SBIR Phase II: A Label-Free SERS-Capture Assay in Microchips for Biological Warfare Agents

Award Information
Agency: National Science Foundation
Branch: N/A
Contract: 0956170
Agency Tracking Number: 0810335
Amount: $501,904.00
Phase: Phase II
Program: SBIR
Awards Year: 2010
Solicitation Year: 2010
Solicitation Topic Code: EO
Solicitation Number: NSF 07-586
Small Business Information
DUNS: 076890222
HUBZone Owned: N
Woman Owned: N
Socially and Economically Disadvantaged: N
Principal Investigator
 Frank Inscore
 (860) 635-9800
Business Contact
 Frank Inscore
Phone: (860) 635-9800
Research Institution
This Small Business Innovation Research (SBIR) Phase II project will develop a prototype analyzer that can detect, identify, and quantify the presence of Category A (B and C) bioagents at the required specificity and sensitivity (e.g. in air 104 spores/m3, 100 organisms/m3 and 2-300 mg toxin/m3) within 10 minutes. The analyzers will incorporate a novel surface-enhanced Raman spectroscopy (SERS)-based assay into sample systems read by a portable Raman spectrometer. The assays will be functionalized to selectively capture specific bioagents and generate unique SER spectra when irradiated by the analyzer laser. During Phase I, feasibility was demonstrated by selectively binding and detecting 25 ppm B. cereus (a B. anthracis surrogate) in the presence of 250 ppm B. subtilis. During Phase II, the assays will be developed to detect several real agents, such as B. anthracis (anthrax), Yersinia pestis (Plague), Francisella tularensis (Tularemia), and Clostridium botulinum (Botulism). The assays will then be incorporated into a product prototype that autonomously detects aerosolized bioagents. The analytical capabilities of the prototype will be validated at the US Army's Edgewood Chemical Biological Center. The broader/commercial impact of this project will provide a bioagent detector with the necessary sensitivity and speed to save lives and reduce substantially the terror associated with biological attacks. The continued presence of US military personnel in the Middle East has produced a persistent fear that biological warfare agents may be used by terrorists against civilian and military personnel at home and abroad. The proposed analyzer will allow measurement of such bioagents within 10 minutes, a vast improvement over the 2-3 hours required by current technology. Initially, the proposed detector will be used to protect military bases. Once established, the application of this product will be expanded to civilian applications, such as transit systems, high profile buildings (federal, financial, Fortune 500), stadiums, airports, and malls. The US military and civilian market is currently estimated at $0.5 Billion.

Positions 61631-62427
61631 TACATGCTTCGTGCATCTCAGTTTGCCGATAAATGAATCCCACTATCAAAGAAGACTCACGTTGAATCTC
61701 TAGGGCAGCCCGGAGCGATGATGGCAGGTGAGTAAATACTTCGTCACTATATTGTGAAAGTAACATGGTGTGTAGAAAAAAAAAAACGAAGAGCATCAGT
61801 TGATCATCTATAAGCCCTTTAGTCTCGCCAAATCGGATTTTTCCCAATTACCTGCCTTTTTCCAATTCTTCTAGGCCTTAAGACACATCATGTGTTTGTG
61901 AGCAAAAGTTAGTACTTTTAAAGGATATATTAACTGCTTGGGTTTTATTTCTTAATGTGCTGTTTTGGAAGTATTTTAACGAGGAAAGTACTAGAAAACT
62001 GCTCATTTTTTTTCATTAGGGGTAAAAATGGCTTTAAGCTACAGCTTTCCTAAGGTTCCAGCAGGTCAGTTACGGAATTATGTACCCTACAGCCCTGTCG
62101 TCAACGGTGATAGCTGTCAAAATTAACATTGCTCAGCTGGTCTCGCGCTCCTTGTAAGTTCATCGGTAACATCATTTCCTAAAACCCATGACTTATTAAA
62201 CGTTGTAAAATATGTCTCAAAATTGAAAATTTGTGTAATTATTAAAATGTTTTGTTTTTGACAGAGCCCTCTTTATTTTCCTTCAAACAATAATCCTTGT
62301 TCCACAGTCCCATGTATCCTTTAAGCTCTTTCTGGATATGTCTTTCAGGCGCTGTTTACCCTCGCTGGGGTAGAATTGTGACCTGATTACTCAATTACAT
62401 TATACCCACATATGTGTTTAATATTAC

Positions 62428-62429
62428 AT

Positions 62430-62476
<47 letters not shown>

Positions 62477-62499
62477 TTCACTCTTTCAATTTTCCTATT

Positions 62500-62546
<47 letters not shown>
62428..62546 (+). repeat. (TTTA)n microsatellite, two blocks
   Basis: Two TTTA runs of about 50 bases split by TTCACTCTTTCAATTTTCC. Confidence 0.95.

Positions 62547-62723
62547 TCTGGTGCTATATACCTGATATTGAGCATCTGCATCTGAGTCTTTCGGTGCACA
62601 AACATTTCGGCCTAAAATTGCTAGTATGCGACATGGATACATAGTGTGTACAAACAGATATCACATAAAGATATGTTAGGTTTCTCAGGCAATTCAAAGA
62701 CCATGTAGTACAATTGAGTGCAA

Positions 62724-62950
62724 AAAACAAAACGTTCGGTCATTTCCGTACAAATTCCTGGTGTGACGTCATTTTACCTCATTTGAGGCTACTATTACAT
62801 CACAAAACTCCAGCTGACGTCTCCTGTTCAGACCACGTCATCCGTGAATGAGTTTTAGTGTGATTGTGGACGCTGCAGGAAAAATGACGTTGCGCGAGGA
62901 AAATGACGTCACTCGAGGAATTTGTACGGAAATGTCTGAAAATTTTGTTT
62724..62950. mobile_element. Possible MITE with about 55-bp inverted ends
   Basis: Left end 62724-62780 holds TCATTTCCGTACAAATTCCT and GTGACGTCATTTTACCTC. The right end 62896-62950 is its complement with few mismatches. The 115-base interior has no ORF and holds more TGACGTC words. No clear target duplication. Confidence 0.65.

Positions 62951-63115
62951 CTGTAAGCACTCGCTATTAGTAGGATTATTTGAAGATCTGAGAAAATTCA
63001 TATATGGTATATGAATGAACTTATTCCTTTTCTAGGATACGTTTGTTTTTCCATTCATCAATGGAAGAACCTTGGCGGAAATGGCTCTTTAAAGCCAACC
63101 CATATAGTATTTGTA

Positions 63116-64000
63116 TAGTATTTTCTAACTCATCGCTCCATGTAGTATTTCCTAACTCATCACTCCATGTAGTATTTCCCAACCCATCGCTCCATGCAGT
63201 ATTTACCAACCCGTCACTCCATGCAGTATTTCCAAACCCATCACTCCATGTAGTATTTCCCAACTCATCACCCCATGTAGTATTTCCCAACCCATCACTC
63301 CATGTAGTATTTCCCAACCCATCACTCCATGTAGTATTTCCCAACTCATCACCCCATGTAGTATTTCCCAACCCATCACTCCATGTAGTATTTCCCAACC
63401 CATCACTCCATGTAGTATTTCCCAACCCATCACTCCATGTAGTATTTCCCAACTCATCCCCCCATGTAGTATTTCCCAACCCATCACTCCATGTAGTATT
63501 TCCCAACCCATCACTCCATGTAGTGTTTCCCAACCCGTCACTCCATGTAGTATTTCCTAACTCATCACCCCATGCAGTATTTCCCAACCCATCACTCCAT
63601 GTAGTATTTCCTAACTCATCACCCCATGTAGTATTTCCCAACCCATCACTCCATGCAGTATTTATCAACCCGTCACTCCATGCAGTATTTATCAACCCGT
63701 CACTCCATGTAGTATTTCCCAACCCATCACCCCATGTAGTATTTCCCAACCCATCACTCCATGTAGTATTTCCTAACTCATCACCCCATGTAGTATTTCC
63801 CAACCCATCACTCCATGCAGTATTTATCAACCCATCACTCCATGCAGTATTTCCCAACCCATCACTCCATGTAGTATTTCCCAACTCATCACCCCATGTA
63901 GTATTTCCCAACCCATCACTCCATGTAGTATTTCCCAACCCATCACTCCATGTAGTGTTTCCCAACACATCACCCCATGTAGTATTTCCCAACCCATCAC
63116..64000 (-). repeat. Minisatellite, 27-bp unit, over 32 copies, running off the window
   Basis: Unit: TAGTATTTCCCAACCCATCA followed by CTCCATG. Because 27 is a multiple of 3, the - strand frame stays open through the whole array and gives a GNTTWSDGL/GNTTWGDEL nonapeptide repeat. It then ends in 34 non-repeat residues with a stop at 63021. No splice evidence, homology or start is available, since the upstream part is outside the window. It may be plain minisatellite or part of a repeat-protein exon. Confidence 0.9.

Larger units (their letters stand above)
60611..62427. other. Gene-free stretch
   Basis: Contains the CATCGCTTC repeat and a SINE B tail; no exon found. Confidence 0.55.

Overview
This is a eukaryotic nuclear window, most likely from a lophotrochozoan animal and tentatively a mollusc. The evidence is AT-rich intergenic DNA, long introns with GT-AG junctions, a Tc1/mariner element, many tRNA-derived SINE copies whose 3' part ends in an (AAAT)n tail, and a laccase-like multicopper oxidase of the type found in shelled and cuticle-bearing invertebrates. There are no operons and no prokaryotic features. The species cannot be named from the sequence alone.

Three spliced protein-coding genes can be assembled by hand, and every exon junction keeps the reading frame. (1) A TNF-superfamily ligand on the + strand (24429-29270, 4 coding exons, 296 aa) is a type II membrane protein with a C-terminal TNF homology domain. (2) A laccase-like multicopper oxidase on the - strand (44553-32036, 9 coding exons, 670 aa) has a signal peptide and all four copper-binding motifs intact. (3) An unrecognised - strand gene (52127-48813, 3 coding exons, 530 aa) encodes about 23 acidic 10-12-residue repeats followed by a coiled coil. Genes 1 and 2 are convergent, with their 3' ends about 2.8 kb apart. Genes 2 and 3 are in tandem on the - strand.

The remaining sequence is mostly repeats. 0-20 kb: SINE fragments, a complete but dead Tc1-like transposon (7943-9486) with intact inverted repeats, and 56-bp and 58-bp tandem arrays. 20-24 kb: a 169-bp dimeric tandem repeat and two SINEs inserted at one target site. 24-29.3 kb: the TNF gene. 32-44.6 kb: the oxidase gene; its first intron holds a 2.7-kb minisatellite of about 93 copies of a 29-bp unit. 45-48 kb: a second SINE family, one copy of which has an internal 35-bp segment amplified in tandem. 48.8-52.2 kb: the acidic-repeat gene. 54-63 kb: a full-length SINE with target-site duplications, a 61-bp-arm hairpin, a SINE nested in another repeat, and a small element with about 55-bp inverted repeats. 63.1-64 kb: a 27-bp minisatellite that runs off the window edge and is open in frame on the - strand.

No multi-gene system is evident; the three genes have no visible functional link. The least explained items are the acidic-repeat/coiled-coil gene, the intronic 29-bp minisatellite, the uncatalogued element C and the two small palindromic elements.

* Information listed above is at the time of submission. *

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